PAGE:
- Hollis Johnson/Business Insider
- MoviePass’ parent company, Helios and Matheson Analytics, will propose a reverse stock split of up to 1-for-500 to its shareholders in a special meeting next month.
- It’s the latest attempt by the struggling movie-ticket subscription service to not have the HMNY stock be delisted by the Nasdaq in mid-December.
Next month, MoviePass will try its most dramatic step yet to revive its failing stock.
In a filing with the Securities and Exchange Commission on Monday, the movie-ticket subscription service’s parent company, Helios and Matheson Analytics (HMNY), said it would hold a special meeting with stockholders on October 18 to approve an amendment for a one-time reverse stock split of up to 1-for-500 shares.
This follows HMNY’s 1-for-250 reverse stock split in August, which shot the stock up from $0.09 temporarily before it crashed back down again. HMNY stock is currently trading at around $0.02.
In the filing, HMNY said this new stock split could range from 1-for-2 to 1-for-500. But if history is a guide, HMNY will come in at the very upper end of that range. When voting in August, shareholders approved a reverse split range from 1-for-2 to 1-for-250. The next day, HMNY did the reverse split at 1-for-250.
HMNY said in the filing that the reverse split was necessary since the company will have to raise more capital, presumably by continuing to sell stock, which has been its playbook to cover losses this year.
“Although MoviePass recently has implemented significant cost cutting measures which have had an immediate and materially positive effect in reducing the Company’s monthly cash deficit, the Company believes it will continue to need to raise capital to fund MoviePass until MoviePass becomes cash flow positive or profitable (of which there is no assurance),” HMNY said in the filing.
The bolder 1-for-500 is the latest attempt by HMNY to revive the stock, which if it continues trading below $1 could be delisted from the Nasdaq by mid-December. And as HMNY states in the filing, that would make things even more challenging for the cash-strapped company.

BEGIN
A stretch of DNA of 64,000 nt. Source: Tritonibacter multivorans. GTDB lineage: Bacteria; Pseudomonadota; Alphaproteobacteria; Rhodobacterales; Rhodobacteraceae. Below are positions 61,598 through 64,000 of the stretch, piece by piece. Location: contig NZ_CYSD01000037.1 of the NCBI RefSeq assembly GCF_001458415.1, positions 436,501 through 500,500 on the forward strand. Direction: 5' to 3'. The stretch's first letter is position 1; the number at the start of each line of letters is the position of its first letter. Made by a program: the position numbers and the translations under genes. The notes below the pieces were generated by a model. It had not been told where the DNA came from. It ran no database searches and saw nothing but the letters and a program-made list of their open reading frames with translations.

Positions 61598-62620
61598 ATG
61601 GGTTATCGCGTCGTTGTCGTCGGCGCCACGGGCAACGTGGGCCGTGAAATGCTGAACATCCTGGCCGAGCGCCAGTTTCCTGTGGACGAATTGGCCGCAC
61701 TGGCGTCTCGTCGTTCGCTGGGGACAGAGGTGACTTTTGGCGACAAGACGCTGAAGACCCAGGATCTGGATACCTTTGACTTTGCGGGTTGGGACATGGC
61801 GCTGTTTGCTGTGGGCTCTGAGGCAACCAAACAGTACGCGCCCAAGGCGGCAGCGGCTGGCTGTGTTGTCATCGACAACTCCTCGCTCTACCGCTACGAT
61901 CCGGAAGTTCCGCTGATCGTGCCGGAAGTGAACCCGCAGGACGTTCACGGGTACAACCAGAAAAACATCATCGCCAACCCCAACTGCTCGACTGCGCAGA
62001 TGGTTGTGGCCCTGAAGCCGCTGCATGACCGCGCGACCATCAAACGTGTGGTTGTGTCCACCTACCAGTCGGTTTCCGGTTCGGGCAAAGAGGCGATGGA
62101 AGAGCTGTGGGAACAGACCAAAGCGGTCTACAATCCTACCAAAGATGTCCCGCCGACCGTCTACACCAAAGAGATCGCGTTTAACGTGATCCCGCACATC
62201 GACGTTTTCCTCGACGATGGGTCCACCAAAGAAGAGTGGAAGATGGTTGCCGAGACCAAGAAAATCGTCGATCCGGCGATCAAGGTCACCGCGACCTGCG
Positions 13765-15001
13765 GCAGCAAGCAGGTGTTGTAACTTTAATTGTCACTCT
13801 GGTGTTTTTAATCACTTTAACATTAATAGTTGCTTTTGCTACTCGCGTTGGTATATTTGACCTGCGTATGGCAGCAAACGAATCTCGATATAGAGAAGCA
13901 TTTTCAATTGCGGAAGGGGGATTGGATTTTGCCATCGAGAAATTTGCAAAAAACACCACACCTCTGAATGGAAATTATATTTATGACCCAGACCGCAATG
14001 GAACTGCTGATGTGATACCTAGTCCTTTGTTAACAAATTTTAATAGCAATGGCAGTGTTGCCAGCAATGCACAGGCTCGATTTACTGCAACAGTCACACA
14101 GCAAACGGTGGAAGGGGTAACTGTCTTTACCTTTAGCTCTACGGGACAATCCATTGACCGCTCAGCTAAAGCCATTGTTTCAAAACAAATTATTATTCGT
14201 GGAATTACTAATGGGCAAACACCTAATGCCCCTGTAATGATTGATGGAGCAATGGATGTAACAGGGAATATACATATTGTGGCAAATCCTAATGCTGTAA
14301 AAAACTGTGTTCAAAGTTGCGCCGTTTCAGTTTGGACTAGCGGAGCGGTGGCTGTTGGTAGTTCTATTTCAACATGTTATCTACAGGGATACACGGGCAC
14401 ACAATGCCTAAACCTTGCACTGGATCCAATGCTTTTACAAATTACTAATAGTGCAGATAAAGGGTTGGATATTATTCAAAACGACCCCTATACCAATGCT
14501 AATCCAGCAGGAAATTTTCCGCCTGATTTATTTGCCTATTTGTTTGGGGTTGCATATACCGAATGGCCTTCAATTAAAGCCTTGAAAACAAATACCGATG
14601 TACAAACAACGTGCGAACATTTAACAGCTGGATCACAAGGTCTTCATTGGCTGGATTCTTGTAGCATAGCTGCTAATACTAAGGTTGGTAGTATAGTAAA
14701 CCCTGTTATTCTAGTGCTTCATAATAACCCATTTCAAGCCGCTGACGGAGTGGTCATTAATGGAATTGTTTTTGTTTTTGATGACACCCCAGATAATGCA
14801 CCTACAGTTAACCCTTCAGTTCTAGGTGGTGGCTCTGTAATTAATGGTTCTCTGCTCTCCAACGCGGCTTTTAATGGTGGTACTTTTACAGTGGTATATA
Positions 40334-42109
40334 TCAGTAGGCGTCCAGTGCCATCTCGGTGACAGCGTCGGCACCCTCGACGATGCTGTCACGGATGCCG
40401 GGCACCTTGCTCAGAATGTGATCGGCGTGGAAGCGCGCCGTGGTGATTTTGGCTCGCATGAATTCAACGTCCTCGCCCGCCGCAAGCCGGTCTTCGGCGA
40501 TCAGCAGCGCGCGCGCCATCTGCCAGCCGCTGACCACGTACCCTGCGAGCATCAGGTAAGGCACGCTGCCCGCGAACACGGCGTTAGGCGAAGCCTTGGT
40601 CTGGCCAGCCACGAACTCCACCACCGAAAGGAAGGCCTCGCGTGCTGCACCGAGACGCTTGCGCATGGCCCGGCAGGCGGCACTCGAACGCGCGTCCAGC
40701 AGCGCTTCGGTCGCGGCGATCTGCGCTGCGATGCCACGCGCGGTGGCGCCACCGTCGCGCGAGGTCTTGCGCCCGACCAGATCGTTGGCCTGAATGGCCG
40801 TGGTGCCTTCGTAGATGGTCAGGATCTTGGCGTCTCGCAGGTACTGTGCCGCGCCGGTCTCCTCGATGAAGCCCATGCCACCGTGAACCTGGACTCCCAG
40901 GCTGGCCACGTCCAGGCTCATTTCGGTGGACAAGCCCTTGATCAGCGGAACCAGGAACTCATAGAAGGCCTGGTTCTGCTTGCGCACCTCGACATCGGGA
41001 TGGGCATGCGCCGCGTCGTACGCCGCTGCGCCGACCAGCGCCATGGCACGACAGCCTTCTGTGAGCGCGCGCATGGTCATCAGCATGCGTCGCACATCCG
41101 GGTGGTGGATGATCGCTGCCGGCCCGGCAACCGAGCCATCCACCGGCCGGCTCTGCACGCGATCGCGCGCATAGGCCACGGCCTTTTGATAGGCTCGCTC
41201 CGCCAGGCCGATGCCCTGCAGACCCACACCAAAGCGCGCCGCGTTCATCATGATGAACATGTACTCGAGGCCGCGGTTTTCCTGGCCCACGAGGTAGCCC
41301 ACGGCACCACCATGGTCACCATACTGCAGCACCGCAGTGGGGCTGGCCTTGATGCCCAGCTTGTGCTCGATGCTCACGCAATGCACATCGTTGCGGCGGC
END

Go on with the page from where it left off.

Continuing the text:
“If the Company is unable to maintain its Nasdaq listing, its access to capital will become further limited and it may not have sufficient capital to enable MoviePass to continue its operations or become cash flow positive or profitable,” HMNY said.
The stock will need to stay at $1 or above for 10 straight trading days for it to no longer be at risk of being delisted, according to Nasdaq. But even that might not a stop a delisting.
“Even if another reverse stock split enables us to regain compliance with the Minimum Bid Price Requirement, the Company may be delisted due to other Nasdaq listing criteria deficiencies, including the failure to maintain the minimum required market value of listed shares equal to at least $35 million and the failure to have at least three independent directors on the audit committee of the Board and a majority of independent directors on the Board,” HMNY said. “Further, the reverse split may not result in a per share price that would attract brokers and investors who do not trade in lower priced stocks.”
HMNY bought MoviePass last August and since has burned through hundreds of millions of dollars to try to make the company a disrupter in the movie-theater business. Currently all it has to show are over three million subscribers, massive losses, and competition in the form of AMC, Cinemark, and Alamo Drafthouse creating ticket subscription service deals for their own customers.